Mankind has looked up at the stars ever since we could see. The heavens above us have always been a source of mystery, wonder, and incredible beauty. We trace shapes in the stars, wait for hours to see a meteor, and gaze in awe at the tails of comets and the rings of Saturn. Because purchasing a telescope can be confusing, many people wind up with a scope that sits in their closet year after year gathering dust because it is too big or too hard to use.
Fortunately, there are a lot of good beginner telescopes on the market. These smaller scopes are not necessarily smaller in power. Even the most basic telescopes will let you see the rings of Saturn, craters on the moon, and far off galaxies. Enjoying the night sky does not have to be expensive or confusing. Let’s look at what makes a good beginner telescope.
The Beginner Telescope
There are three types of starter telescopes. One is the standard long tube telescope that you are familiar with which is called a Refractor telescope. These scopes usually feature higher magnification and are great for looking at objects that are within our solar system. Another type of scope is the Reflector telescopes which is shorter and fatter than the Refractor.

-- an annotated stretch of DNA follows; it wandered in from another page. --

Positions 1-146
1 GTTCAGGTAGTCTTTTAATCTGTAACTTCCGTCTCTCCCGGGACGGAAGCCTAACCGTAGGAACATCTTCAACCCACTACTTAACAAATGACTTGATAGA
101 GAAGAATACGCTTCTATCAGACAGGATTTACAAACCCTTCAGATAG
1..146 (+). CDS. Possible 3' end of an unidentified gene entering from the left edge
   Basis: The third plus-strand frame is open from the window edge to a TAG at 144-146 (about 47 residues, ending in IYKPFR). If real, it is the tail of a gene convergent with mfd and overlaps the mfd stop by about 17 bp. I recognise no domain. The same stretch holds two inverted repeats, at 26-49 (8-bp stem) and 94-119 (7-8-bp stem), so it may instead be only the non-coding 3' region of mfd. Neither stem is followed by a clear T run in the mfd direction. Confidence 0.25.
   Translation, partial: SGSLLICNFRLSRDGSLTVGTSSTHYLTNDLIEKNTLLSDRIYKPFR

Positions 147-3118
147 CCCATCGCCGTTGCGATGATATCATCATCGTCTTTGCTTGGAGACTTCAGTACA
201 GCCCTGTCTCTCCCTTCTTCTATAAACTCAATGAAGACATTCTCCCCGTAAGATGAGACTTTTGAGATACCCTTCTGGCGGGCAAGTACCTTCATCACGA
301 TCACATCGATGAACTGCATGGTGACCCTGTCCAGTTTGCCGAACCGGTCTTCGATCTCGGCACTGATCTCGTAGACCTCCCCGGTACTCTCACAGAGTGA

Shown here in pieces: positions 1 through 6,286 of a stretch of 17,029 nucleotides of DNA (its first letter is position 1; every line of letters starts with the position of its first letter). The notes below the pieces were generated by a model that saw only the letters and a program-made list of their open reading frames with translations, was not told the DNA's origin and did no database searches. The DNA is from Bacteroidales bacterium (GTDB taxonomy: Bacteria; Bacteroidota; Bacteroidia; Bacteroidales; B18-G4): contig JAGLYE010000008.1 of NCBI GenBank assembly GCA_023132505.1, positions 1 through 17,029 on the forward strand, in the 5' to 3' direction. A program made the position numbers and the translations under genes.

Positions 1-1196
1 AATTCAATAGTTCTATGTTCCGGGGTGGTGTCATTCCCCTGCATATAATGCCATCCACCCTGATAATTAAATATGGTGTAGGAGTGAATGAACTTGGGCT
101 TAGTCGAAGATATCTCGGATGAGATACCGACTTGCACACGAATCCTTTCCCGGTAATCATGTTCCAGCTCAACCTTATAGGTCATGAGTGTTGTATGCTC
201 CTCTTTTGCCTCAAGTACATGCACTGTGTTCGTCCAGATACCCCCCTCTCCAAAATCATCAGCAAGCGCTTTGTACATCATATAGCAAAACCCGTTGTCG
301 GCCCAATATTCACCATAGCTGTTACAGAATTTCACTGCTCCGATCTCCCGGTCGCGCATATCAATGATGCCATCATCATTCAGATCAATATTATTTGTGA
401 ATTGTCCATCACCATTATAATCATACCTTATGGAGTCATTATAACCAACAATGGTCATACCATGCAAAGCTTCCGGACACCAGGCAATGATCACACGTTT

A Reflector telescope has less base magnification but captures a lot more light than a Refractor. This allows it to see dim, far-off objects like galaxies and nebulae. The third type of beginner telescope is the Dobsonian, which looks like a longer version of the Reflector and offers a good balance between viewing near and far objects.
You will choose between the three types listed above based on what your interests are. If you want to watch the red spot of Jupiter or the rings of Saturn, then a classic Refractor would be for you. If you want to see the Andromeda galaxy or the nebula in Orion’s belt, then a Reflector is what you are looking for.
Once you have chosen what type of telescope you are looking for, then you want to find one that offers the most user-friendly features for a small price. For your first telescope, you do not want to go out and spend a whole lot of money. These items are not for everyone, and people often buy one and then quickly lose interest. Because of this, you do not want to spend several hundred dollars on your first telescope.
Other Things to Consider
You will also want to find a telescope that is lightweight. While a 70-pound reflector scope might offer some amazing visions of the sky, it is so heavy that most likely you will never take it out and use it. If you can find a lightweight scope that you can carry in and out of the house easily, you will use it more often and get more for your money.
Finally, you want a telescope that is easy to use. Many modern scopes offer automatic star finding but the scope has to be calibrated properly for that to work and doing so on a night can be difficult for a starter. For your beginner telescope, all you need is one that will fit on a tripod or a sturdy mount and has a decent finder scope to make it easier to center objects like the moon in the main eyepiece.